Firefox took a significant turn for the worse last month, falling three times its average share loss over the past year and dropping to a level not seen since 2005.
According to data published Sunday by web metrics vendor Net Applications, Firefox’s share in February sank to 7.6%, down six-tenths of a percentage point. It was the eighth month in the last 12 in which Firefox spilled users and the third largest downturn during that stretch.
The last time Firefox recorded a share that low was in September 2005, when it also posted a 7.6% marker. At the time, Firefox was still chipping away at Internet Explorer (IE), Microsoft’s then-keystone of browsers, as it slowly grew to become a legitimate threat to Redmond. IE accounted for an astounding 86.8% of global share in September 2005.
Firefox’s decline erased nearly 7% of the browser’s position at the start of the month. To put that into context, Firefox’s slide was equivalent to Google Chrome’s losing 4.5 percentage points since Feb. 1.
The plummet upended Computerworld‘s forecast, which relied on Firefox’s 12-month average. A month ago, that prediction pointed to a June share of 7.7%. Not only did Firefox lose all that, and more, in just a month but according to the revised forecast, June now looks to be when the browser slips under 7%. By year’s end, Firefox could be as low as 6% unless something clots the bleeding.
The stress of these share losses was recently revealed, as Mozilla posted a revenue-expense imbalance in 2018 and a little later laid off 70 people.
It’s possible things will become even bleaker at Mozilla.
Microsoft’s two browsers – IE and the revamped-with-Chromium-Edge – added two-tenths of a percentage point in February, a slight rebound from the triple-that decline of the month before. IE+Edge ended last month at 13.8%.
The increase, such as it was, came solely from Edge: IE spilled two-tenths of a point, sliding to 6.4% while Edge put four-tenths more on its tally, climbing to 7.4%. That’s as it should be, the old out and the new in.
Edge’s increase put it at a record level, something that’s occurred monthly for the past three quarters. But it’s still impossible to say with certainty that Microsoft’s decision to abandon its own Edge technologies and replace them with those from Chromium has been behind the gradual increase. It is looking increasingly likely, however. February’s percentage of Windows 10 PCs running Edge – assuming that Edge on Windows 7 and macOS contributions has been negligible – was 12.9%, above the 12-month-prior median by a full point.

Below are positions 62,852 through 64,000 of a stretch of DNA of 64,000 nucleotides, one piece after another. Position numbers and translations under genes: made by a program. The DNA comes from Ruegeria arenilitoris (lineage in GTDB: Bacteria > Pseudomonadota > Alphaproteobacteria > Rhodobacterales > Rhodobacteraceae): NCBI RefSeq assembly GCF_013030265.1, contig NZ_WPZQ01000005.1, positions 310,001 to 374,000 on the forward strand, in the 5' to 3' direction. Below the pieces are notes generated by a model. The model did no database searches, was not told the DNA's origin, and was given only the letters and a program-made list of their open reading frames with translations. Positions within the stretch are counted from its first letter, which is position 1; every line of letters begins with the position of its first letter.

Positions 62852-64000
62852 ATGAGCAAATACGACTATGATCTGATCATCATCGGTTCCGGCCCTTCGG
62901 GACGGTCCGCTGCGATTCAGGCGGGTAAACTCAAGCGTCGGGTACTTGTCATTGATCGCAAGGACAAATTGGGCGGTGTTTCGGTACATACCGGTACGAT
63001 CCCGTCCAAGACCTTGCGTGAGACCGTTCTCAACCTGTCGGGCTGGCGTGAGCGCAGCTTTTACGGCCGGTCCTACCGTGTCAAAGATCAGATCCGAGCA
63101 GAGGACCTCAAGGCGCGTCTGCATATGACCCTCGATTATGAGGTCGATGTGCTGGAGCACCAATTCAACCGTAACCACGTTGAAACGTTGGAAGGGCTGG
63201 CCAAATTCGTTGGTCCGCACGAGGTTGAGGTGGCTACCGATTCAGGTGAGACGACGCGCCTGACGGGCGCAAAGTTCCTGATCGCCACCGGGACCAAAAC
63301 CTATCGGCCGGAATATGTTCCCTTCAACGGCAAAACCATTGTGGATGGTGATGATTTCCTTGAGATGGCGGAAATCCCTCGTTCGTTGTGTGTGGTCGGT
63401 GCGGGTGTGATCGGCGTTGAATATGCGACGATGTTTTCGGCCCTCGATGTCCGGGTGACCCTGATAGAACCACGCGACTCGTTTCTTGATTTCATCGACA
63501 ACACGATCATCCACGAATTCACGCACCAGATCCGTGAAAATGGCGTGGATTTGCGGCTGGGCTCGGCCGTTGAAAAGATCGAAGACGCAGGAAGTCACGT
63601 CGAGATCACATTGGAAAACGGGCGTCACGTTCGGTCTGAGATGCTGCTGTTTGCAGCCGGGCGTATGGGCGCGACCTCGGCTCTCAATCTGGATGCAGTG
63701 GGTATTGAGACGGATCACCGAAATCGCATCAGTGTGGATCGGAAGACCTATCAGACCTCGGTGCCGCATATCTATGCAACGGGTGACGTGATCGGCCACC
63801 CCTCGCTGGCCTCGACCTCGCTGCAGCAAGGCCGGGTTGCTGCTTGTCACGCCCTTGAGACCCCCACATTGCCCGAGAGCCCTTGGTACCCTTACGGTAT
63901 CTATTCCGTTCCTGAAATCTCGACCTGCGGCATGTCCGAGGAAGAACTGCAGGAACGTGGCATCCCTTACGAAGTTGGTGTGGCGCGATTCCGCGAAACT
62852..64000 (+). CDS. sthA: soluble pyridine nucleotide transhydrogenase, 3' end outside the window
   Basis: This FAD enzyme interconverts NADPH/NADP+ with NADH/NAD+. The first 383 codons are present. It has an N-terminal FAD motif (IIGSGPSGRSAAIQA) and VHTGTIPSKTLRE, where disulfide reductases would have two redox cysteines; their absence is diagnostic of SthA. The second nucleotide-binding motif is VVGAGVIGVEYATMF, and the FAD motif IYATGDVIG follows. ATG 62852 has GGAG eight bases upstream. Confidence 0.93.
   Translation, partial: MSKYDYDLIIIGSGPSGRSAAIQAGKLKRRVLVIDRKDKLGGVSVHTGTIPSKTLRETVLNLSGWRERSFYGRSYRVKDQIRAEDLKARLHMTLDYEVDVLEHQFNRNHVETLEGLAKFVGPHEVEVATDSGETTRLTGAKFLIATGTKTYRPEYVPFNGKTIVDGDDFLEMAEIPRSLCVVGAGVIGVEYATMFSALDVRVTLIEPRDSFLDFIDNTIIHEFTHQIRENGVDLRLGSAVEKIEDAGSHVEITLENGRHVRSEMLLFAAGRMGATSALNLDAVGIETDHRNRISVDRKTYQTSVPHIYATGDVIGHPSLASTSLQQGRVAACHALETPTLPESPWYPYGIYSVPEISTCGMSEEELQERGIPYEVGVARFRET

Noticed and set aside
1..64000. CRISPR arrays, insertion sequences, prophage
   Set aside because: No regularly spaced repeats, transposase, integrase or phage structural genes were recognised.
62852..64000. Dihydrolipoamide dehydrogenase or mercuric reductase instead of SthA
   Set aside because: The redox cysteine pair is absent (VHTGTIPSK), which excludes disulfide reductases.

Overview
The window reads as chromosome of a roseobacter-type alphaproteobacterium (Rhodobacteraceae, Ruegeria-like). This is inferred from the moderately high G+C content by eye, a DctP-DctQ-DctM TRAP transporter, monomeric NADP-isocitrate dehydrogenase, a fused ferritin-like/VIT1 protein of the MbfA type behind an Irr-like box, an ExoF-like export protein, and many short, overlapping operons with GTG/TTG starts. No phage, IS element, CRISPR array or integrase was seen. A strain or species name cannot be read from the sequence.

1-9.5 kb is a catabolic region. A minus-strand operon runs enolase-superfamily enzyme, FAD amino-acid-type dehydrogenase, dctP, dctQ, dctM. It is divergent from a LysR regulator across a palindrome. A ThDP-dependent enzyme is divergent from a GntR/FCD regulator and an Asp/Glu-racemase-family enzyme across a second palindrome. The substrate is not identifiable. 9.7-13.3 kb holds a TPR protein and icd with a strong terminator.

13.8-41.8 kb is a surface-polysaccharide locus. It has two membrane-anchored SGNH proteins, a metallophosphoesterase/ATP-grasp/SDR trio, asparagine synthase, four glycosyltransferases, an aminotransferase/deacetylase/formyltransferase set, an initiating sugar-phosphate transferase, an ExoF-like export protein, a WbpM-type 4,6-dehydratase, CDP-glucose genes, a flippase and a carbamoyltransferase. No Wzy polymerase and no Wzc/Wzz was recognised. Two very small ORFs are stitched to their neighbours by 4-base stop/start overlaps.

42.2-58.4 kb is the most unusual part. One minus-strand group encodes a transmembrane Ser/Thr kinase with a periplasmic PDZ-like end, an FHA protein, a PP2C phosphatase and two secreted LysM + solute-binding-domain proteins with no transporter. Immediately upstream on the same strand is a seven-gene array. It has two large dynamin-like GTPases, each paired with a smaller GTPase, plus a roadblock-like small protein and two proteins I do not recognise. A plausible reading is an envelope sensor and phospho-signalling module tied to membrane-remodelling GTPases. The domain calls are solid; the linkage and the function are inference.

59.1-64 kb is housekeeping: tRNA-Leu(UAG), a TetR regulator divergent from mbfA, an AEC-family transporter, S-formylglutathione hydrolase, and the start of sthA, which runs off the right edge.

Meanwhile, IE’s share was at its lowest since September, when it took a temporary dip.
Forecasting Edge’s future will be difficult until it establishes a clearer trend, which may not happen until Windows 10’s growth slows. (Up to Jan. 15, when Chromium Edge officially launched, Microsoft’s newer browser was Windows 10-only; it almost certainly will remain Windows 10-dominant.) Microsoft has promised that it will not make the new Edge the default browser on systems where it wasn’t already so set. That means the company’s plan to replace the original Edge with the Chromium-based Edge shouldn’t artificially boost the browser’s numbers.
Chrome added three-tenths of a percentage point last month – the same as in January – to end at 67.3%, its highest mark since October.
The increase left Chrome short of its 2019 peak – 68.6% in July – and improved the 12-month forecast by putting Google’s browser back on a growth road, albeit a very slow road. (The forecast had Chrome staying within 67% through year’s end, even past the midway point of 2021.)
In plainer terms, Chrome will continue to play the browser gorilla. Unless Microsoft pulls some unknown-as-yet rabbit from its Edge hat, Chrome will remain untouched by rivals for the near-to-mid-range future.
Elsewhere, Apple’s Safari slumped four-tenths of a percentage point to 3.9%, while Opera Software’s namesake dropped two-tenths of a point, falling to 1.2%. Safari’s once impressive growth by Net Applications’ account – spurred by mistakenly tallying iPads running iPadOS 13 as macOS devices – was reined in last month when the analytics company revised several months of past data. In February, Safari did stay above the same month’s 2019 level, though (but by just two-tenths of a point).
Net Applications calculates share by detecting the agent strings of the browsers used to reach the websites of Net Applications’ clients. The firm counts visitor sessions to measure browser activity.